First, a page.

Rudy was in the same spot when we returned later that afternoon. We brought the basket back down and replaced the meat ball with dry kibble. I was afraid the odor of spoiled cat food would attract the attention of crows or buzzards.
Wednesday morning, Day #3. The cat was still on the high branch. The Man looked at my face and said he felt like we were under siege.
I continued to visit Rudy twice a day - early morning and late afternoon - and attempted to entice him with food and water. I played an audio recording of Buddy meowing at mealtime, though mostly it was the sound of dry kibble being shaken. Buddy wasn't talking much.
Buddy showed up twice a day for meals and disappeared after he'd eaten. When I did see him he didn't want to be petted. His tail was held at half-mast and he seemed to always be listening. It made me even sadder.
I put a call out to the Universe to help my cat gain the courage to come down from his tree.
Thursday morning arrived cold and foggy as I walked to Rudy's tree. I knew there was lichen on Rudy's branch - I could see it through the telescope - and I hoped he was able to lick some moisture off the moss. Although the summer days had been mild - highs in the upper 70's - it was just a matter of time before it heated up again. I wondered how long a cat could live without water.
Later that afternoon as I trekked back out to Rudy's tree I was surprised to see The Man there. He was wearing his white hard hat. He said he was going to make another attempt to get the basket higher, to the same branch where Rudy was. I turned around and went back home to retrieve a can of cat food.
I stayed till sunset, talking to Rudy, telling him how brave he was, all the while hoping I could bring him down in the basket. He made no move towards it, I could barely see him, he was up so high.
Friday morning, 6:15 am, I was reluctant to get out of bed, reluctant to start another day. Afraid.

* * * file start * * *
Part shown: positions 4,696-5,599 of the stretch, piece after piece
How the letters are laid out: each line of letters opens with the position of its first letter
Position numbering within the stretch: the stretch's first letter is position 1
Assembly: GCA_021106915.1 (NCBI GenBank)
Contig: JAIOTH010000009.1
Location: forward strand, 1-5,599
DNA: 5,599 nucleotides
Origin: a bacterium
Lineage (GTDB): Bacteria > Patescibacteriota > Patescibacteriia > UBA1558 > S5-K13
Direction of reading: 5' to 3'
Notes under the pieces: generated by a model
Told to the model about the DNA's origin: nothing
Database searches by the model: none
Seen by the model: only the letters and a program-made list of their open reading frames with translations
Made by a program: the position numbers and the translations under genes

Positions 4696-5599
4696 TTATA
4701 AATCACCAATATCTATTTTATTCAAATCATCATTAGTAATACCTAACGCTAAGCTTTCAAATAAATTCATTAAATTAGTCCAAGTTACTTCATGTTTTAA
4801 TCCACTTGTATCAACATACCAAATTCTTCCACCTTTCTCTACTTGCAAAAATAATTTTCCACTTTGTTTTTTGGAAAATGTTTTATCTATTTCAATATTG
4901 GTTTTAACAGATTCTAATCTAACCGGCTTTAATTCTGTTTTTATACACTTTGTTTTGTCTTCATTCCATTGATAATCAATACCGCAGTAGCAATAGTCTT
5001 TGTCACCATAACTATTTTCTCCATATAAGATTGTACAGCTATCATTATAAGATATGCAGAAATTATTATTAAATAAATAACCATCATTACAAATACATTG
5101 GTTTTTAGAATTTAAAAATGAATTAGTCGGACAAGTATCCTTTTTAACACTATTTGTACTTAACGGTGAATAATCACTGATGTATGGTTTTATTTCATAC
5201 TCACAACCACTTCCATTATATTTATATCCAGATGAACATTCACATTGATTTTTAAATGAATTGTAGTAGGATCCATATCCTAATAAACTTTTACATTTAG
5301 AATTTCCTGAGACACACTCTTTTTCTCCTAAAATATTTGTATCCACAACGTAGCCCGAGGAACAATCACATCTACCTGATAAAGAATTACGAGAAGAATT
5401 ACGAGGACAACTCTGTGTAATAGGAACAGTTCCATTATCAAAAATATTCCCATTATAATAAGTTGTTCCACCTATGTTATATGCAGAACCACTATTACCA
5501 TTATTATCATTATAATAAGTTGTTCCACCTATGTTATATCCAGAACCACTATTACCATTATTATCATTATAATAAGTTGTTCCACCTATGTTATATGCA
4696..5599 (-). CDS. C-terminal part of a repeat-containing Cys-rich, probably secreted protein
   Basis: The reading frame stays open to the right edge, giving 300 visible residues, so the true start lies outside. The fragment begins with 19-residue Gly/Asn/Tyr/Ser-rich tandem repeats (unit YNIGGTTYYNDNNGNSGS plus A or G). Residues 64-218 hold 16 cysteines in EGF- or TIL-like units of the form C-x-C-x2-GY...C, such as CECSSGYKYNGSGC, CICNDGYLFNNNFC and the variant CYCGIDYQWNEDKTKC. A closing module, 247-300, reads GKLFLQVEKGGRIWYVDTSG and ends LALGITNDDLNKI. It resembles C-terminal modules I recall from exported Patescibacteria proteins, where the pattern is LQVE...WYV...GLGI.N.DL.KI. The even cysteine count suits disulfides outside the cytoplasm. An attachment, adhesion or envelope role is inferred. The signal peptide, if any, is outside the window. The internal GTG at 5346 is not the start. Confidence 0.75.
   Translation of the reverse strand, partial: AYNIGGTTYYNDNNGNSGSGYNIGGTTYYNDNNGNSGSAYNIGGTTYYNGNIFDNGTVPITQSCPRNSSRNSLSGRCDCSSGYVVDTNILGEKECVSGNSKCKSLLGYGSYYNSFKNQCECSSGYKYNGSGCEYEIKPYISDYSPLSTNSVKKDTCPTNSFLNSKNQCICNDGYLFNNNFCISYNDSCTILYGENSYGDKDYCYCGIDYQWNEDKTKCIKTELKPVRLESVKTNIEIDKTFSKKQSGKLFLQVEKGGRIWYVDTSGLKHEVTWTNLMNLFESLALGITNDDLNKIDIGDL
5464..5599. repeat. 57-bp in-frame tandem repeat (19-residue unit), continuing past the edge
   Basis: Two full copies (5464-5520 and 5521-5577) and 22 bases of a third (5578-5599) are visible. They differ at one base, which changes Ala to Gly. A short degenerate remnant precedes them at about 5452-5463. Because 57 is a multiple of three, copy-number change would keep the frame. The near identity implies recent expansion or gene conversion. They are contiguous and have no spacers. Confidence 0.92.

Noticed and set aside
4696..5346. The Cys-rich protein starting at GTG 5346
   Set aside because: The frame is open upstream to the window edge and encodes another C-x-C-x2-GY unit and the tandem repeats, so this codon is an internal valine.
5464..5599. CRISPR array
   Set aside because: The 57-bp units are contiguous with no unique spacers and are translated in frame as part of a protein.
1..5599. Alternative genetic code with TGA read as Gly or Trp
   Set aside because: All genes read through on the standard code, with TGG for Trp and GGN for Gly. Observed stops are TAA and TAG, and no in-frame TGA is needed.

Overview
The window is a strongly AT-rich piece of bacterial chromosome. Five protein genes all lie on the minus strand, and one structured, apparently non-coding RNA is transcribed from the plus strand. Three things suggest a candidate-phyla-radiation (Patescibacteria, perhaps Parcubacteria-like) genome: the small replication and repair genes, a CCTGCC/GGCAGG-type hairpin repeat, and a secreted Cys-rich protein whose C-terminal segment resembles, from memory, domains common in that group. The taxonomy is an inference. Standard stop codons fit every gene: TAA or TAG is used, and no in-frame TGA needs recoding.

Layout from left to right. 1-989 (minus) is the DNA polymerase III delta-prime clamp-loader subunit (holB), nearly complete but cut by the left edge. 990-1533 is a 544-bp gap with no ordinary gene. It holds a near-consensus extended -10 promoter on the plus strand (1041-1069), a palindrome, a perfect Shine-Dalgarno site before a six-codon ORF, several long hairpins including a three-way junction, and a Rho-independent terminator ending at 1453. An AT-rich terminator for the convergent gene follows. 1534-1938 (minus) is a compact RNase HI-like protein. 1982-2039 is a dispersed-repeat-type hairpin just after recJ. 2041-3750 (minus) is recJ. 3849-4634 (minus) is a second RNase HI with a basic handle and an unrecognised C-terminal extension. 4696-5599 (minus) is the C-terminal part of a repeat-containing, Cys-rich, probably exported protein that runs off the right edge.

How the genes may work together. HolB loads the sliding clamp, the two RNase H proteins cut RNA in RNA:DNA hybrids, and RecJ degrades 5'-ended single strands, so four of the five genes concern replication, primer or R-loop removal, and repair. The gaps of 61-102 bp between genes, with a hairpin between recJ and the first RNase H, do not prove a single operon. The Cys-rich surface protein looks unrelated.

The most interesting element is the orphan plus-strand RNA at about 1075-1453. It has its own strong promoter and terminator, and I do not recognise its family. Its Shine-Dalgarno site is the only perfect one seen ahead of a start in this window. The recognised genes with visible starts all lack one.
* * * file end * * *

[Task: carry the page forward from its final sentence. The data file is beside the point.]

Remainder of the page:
When I got downstairs Rudy was waiting by the glass door. I turned around and ran back upstairs to tell The Man, "Rudy is home". "What?" "Rudy, is home." Then I went downstairs to feed my cats.
Rudy looked good. He was energetic, his voice was strong, and he had a very good appetite. Not what I had expected from a cat who had been stuck in a tree for four days.
The Man and I returned to Tree #2660 to retrieve the ladder, the ropes, and all the other rescue paraphernalia we had brought to Rudy's tree. When The Man brought the basket down he saw that the containers of food and water were empty. Rudy had been able to eat and drink the food that was left for him.
The Man is my hero, I am sure he saved my cat's life.
Oddly enough later that same morning an Arborist working with PG&E stopped by the house for our annual tree review. I mentioned that we sure could've used his help earlier in the week. He was sympathetic but he replied, "We don't do cat rescues."
You would think Rudy would stay out of trees, but no that's not the case. In fact, he's become quite the tree climber. I often see him looking up at the oaks, sizing up the tree, then scrabbling up the trunk. If I'm nearby he calls to me from above. I take a slow deep breath, keep my eyes down, and as I walk away I call him to follow me.
Tree #2660, Rudy's tree.